Since receiving notification from Honda on October 30th, the management of Ten Kate Racing has, of course, had many conversations with other manufacturers and sponsors. However, as was feared by the team, World Superbike budgets and machinery were already fully allocated by the beginning of November.

While it was clear that there was genuine, high-level interest from a number of manufacturers, the timing was wrong. Consequently, it appears that Ten Kate Racing has been put in check-mate consciously by the world’s biggest motorcycle manufacturer. Pending legal proceedings relating to this situation, Ten Kate will make no further comments at this time. The team’s management will, however, continue to work on plans to race at world championship level, hopefully for (part of) the 2019 season, but otherwise for 2020.

Gerrit and Ronald ten Kate wish to acknowledge the tremendous efforts of every single member of the team over the last 18 years and to thank them for the huge successes and championship wins that those efforts have made possible.

The Ten Kate organisation also wishes to state that the end of its co-operation with Honda in World Superbikes will have no effect on the Honda dealership in Nieuwleusen or the Ten Kate Racing Products and Tuning department.
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Old 20th February 2019, 12:12 PM
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Default Re: HRC-backed Moriwaki take over Honda's WorldSBK effort

Speaking at the official launch of the Moriwaki Althea Honda Team and its multi-coloured CBR1000RR in final race trim, Soichi Yamana, the Motorcycle Department Manager of Motor Sports Division of Honda Motor explained a few things about the for-real return of Honda with full official support.

The whole project is a big return to WorldSBK for Honda, so when was the decision finally made to come back as a factory team?

“We have been thinking about this, because the CBR1000RR is quite important for us in the Superbike market,” said Yamana-san. “So we have been thinking about this for quite a long time actually, but I think it started to become realised last year, sometime towards the end of last year.”

When quizzed as to why Honda Europe’s previous partners, Ten Kate, were seemingly told so late in the process that it left them scrabbling to try and find another 2019 solution - and none is forthcoming so far - Yamana said, “In that situation we actually followed the contract condition. So, something this kind of thing can happen in racing.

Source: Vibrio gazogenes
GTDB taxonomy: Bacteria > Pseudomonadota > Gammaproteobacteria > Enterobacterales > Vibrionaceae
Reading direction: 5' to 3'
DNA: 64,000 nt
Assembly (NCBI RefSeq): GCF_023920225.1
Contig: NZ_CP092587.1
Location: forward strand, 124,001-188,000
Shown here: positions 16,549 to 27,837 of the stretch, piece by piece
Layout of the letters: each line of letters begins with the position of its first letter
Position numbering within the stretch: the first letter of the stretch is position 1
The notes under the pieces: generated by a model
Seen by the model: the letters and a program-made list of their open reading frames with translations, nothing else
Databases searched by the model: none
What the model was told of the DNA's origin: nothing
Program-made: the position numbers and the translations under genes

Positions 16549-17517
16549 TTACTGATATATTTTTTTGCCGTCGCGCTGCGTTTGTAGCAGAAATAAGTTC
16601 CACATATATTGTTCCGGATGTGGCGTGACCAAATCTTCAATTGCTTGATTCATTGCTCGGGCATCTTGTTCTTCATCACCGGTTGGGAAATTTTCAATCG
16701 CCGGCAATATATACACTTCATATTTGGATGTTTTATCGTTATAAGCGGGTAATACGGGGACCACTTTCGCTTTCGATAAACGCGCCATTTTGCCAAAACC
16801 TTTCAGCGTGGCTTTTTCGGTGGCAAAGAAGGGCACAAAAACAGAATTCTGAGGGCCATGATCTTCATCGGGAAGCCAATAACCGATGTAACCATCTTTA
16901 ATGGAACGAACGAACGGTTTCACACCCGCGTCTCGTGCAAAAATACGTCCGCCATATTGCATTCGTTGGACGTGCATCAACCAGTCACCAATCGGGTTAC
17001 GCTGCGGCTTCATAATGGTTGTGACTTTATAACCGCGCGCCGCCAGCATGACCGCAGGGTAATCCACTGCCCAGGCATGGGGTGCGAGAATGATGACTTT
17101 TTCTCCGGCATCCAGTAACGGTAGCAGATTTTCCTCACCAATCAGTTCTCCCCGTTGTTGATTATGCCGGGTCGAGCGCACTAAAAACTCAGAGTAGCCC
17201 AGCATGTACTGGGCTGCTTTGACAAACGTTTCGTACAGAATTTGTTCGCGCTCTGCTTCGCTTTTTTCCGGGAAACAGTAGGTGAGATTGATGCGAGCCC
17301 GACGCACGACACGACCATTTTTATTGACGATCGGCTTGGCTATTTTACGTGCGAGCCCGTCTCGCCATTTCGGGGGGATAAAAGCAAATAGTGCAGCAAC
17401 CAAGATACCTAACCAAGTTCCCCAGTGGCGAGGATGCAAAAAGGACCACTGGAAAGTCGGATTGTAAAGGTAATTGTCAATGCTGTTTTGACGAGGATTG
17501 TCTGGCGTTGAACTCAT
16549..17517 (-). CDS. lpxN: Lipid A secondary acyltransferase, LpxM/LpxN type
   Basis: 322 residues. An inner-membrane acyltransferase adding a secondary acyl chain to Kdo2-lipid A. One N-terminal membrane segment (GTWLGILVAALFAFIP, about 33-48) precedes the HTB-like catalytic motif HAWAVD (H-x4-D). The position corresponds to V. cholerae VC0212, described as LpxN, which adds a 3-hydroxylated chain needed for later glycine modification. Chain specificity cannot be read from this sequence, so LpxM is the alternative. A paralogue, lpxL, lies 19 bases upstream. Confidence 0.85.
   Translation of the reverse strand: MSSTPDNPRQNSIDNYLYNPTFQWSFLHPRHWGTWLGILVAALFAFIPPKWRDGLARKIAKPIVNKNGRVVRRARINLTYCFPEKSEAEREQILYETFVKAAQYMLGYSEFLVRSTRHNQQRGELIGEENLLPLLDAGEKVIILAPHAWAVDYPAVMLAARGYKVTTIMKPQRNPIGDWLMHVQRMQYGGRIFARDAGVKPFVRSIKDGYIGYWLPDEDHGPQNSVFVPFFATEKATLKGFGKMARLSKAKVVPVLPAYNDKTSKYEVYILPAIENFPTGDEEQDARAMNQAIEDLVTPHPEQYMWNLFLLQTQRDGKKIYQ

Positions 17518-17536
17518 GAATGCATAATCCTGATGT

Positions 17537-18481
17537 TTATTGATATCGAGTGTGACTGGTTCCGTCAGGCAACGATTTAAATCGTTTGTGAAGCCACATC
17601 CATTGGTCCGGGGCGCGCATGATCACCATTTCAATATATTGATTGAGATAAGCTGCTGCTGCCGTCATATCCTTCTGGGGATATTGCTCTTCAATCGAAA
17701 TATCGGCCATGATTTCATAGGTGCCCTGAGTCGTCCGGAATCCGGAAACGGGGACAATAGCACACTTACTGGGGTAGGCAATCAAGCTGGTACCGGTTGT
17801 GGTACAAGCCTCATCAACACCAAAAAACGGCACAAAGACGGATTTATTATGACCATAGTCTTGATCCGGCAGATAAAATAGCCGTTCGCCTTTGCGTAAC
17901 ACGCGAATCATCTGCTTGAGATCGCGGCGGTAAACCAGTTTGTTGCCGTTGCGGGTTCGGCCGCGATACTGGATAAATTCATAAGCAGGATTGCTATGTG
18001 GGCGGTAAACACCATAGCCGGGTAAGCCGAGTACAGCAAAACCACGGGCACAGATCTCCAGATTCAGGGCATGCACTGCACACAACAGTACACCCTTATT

“We have been through this before with our other activities also, so we did not think that it was too much of a problem. In my speech I said that we thank the co-operation with Ten Kate for a long time, and we thank them for taking the championship and a lot of wins. But to be perfectly honest with you, we haven’t seen any winning, let alone get a championship, for quite a long time now. So we feel that we need to change the situation, and also get a more efficient way to get more wins.”
Why then the co-operation with Moriwaki and Althea rather than just an official HRC team? Why not a full HRC effort?

“Again this is something to do with the possibility, realisation and efficiency,” said Yamana-san. “We thought about many options, including going alone as an HRC works team. But finally we decided that with experienced guys like Althea and Moriwaki, the fight for the championship is much more realistic than the other options.”

The team tested, just one it appears, although some say they went to Buriram in Thailand twice.

“We tested just one time in Chang, with the current setup,” said Yamana. “The bikes are pretty much the same as the ones from Japan. I am not sure the detail of what exactly has been changed, but what I understand it is pretty much the same. Maybe some adjustment here or there, depending on the race.”
So with this return to WorldSBK, does Honda see WorldSBK as the place to make development, or is Suzuka Eight-Hours the most important thing and WorldSBK development will come from that?

“Obviously we take the Eight-Hours as quite an important race,” said Yamana. “It is actually the identity of Honda. Suzuka is our home circuit, so for sure we take that as a very serious and very important race. But to be able to win that race I think we need a lot of input and a lot of know-how, knowledge of other categories that use the CBR. That is what we thought is important.”

The impression given in recent years, well over a decade in reality, is that is that Honda has not been interesting in WorldSBK. So why is it important again now?
“There are a couple of things we need to explain,” said Yamana-san. “One is the rise of the Asian market. Because in Asia we have like 70-80 per cent of motorcycle business based in Asia. In this market it used to be like a car or scooter market. These days a lot of Asian countries are getting wealthier, and there are more wealthy people around.

“They are asking us for high performance, top-level bikes. And other manufacturers are finding the opportunity to penetrate into that market. So we felt that we cannot ignore that situation anymore. So we tried to use this activity to make our Superbike more up market, more high tech image, and therefore we can persuade them to buy ours and not others. For the 600, we are now pushing very hard to give more high performance, sporty image through the ARC – Asian Road Race Championship.”
As a final question Yamana-san was asked if Honda WorldSSP and Honda Australia efforts would soon receive some more direct help. The answer appears to be not, and not yet.
“At the moment we do not have any plans for that,” said the Honda man. “It is primarily Asian activity or WorldSSP. For ASBK, maybe. We have to see how this WorldSBK project comes, and then maybe we can utilise some aspect of this.”